During the 19 months he spent there, a rumor circulated among the guards that he would be released as part of a prisoner exchange.
But in February, Mr. Su waived his challenge to extradition and cut a deal with the United States. Once that happened, “Beijing was stuck with a weak case of espionage against the Garratts and little bargaining leverage to get much of anything out of Ottawa,” said Mr. Zimmerman, the American lawyer.
In August, just days before Prime Minister Justin Trudeau of Canada arrived in China for a G-20 summit meeting, Ms. Garratt was allowed to leave the country. Two weeks later, Mr. Garratt was taken to court, where a judge read out an eight-page guilty verdict in Chinese; the next morning, he was put on a plane bound for Tokyo, but only after agreeing to pay more than $14,000 in fines and signing a document promising not to speak with the news media about his detention. Much of that money, he said, had been dedicated to a North Korean orphanage.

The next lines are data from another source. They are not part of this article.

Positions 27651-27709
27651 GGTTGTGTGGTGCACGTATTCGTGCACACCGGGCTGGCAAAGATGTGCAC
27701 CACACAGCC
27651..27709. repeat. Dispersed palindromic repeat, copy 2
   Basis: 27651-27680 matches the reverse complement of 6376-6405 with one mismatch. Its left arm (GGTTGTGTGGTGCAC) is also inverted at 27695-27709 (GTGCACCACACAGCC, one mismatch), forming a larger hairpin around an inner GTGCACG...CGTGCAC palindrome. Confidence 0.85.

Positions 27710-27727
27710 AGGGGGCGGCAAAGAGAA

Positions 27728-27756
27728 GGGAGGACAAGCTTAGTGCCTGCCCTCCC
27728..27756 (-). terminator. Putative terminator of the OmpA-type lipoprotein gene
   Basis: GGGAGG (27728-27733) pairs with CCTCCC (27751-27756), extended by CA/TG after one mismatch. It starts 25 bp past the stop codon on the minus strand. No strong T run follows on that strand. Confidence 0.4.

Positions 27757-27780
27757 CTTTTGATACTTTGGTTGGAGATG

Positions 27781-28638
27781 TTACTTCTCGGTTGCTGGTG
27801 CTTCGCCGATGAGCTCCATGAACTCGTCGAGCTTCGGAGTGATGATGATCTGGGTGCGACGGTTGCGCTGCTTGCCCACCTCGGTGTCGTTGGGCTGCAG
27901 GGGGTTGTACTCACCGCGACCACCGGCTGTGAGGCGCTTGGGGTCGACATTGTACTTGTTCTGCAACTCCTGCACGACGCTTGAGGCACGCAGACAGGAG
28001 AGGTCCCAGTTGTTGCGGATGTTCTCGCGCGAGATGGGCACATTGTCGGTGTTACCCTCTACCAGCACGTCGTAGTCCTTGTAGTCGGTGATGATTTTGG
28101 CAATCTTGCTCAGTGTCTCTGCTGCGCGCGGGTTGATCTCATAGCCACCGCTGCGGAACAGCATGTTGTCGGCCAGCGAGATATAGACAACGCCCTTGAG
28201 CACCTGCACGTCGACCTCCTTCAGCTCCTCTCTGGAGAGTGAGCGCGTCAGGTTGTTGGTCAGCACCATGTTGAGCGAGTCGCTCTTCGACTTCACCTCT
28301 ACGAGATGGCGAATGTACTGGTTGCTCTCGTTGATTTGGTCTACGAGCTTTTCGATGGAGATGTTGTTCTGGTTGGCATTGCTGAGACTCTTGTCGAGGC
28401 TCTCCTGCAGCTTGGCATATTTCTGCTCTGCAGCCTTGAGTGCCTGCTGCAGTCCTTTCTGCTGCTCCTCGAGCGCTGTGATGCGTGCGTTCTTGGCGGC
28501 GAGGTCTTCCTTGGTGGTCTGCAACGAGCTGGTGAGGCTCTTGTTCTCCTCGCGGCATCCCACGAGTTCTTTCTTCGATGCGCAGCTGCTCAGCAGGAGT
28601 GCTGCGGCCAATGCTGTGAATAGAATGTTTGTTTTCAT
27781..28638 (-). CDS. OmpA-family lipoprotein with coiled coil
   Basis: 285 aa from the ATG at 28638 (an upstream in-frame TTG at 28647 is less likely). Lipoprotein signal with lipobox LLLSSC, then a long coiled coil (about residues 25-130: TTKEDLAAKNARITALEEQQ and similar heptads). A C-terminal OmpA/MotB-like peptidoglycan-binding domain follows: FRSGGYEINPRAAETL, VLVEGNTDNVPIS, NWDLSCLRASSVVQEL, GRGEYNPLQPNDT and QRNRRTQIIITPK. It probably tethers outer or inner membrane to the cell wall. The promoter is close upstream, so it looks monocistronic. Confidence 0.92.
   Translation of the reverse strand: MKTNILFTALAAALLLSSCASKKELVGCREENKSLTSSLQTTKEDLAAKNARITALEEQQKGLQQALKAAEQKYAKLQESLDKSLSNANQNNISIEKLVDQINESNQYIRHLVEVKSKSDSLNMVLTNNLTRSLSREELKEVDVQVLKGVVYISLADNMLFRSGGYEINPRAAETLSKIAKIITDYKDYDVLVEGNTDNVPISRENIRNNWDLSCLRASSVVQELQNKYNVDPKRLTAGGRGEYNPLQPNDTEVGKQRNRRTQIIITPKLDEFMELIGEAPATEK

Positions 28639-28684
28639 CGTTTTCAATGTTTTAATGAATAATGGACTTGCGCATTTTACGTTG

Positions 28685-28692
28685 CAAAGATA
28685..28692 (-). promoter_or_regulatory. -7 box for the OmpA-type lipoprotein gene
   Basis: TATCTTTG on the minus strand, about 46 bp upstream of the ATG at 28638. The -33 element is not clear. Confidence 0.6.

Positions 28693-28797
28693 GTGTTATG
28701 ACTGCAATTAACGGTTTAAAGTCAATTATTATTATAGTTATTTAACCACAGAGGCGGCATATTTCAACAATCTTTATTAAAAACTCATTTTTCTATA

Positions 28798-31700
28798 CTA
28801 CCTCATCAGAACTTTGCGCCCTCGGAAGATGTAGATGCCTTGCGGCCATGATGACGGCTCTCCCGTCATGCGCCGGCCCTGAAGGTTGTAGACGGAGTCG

Mr. Trudeau called while Mr. Garratt was en route to Vancouver, where the family tearfully reunited. Just days later, China and Canada agreed to discuss a landmark free trade deal and an extradition treaty. The government has denied that it made any concessions to China for Mr. Garratt’s release.
Yet the Garratts do not feel entirely free. In recent months, relatives have encountered strange interference on their phones, computers have gone haywire and strange cars parked outside their homes drive away when someone approaches.
Most of all, the Garratts feel grief at losing the lives they built over 30 years. “That’s the sadness that overwhelms us,” Mr. Garratt said. “We were just trying to help people in need. That’s all we did.”